Austerity policies foster an unprecedented age of crisis in Europe. They shrink economies of entire
countries and "expel ever larger groups from the official economy" (Saskia Sassen). Paradoxically
one can detect a new sense of community right there in the hot spots. In the survival economies of
the expelled and in the social movements which emerge during the crisis, new approaches are being
tested – not only to economy and democracy, but also to coexistence and solidarity. In that sense
the age of crisis in Europe is also an age of social innovation. People come together, experiment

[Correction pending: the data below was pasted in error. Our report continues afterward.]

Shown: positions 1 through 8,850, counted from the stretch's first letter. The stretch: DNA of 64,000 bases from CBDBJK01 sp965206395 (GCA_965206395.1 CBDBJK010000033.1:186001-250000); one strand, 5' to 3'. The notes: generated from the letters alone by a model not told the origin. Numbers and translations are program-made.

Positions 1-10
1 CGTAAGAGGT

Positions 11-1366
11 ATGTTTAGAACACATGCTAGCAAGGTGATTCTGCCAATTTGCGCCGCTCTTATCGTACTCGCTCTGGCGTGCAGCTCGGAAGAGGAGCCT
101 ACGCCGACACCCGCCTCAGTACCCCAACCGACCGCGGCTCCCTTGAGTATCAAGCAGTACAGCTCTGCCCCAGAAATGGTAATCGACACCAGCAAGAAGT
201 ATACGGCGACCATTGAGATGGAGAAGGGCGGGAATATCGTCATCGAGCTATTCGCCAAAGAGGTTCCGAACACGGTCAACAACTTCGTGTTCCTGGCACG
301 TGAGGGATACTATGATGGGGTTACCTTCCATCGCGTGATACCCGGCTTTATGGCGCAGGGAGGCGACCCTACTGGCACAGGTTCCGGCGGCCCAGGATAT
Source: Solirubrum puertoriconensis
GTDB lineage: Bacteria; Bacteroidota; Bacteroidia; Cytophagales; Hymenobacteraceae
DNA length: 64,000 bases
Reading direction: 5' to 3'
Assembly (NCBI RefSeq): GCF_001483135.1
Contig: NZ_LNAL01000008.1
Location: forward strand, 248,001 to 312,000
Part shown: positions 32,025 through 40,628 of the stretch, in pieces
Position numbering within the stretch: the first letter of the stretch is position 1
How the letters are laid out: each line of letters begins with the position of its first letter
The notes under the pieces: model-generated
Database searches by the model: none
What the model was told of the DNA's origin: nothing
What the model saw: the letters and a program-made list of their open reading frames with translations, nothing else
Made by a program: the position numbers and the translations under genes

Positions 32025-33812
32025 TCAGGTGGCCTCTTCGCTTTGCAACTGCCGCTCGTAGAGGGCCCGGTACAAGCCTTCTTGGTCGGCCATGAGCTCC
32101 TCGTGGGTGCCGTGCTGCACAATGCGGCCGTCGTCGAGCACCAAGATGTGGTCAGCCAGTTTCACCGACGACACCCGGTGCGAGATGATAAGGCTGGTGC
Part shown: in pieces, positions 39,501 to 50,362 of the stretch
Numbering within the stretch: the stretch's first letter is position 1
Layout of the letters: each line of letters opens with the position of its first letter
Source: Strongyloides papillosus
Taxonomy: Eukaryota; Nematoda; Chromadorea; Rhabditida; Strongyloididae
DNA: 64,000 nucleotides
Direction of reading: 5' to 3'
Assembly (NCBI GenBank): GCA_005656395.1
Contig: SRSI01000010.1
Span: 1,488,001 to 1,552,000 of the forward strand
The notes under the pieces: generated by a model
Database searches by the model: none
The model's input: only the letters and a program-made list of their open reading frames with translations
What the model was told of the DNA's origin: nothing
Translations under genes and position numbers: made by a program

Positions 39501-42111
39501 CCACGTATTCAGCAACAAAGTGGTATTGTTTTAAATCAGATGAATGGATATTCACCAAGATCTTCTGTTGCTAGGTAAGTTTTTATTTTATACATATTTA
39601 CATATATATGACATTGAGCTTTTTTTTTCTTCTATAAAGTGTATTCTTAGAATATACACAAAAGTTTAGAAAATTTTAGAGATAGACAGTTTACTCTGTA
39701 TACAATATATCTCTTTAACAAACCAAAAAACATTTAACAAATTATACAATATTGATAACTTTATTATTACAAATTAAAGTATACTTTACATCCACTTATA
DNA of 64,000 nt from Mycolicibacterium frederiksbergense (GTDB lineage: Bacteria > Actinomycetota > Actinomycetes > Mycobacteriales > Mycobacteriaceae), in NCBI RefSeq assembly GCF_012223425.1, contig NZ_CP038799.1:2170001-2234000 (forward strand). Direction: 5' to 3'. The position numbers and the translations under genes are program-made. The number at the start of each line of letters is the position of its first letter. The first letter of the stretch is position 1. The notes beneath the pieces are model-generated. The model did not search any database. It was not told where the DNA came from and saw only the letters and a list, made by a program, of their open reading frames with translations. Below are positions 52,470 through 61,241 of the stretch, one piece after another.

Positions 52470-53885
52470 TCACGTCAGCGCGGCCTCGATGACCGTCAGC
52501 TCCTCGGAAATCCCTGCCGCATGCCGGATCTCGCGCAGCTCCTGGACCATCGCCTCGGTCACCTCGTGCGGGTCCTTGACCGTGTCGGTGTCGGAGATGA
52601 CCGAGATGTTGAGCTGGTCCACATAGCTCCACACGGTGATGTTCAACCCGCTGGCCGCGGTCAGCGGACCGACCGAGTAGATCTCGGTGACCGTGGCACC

with unconventional forms of colaboration and bundle their energies in seminal networks. Here they
seek answers to problems caused by the crisis and in doing so they create new
forms of the Big We.
Which forms of social networking enable this? What kind of connections do the actors cultivate?
Which interests do they have in common? Which problems do they solve? Which potentials of
networking remain dormant?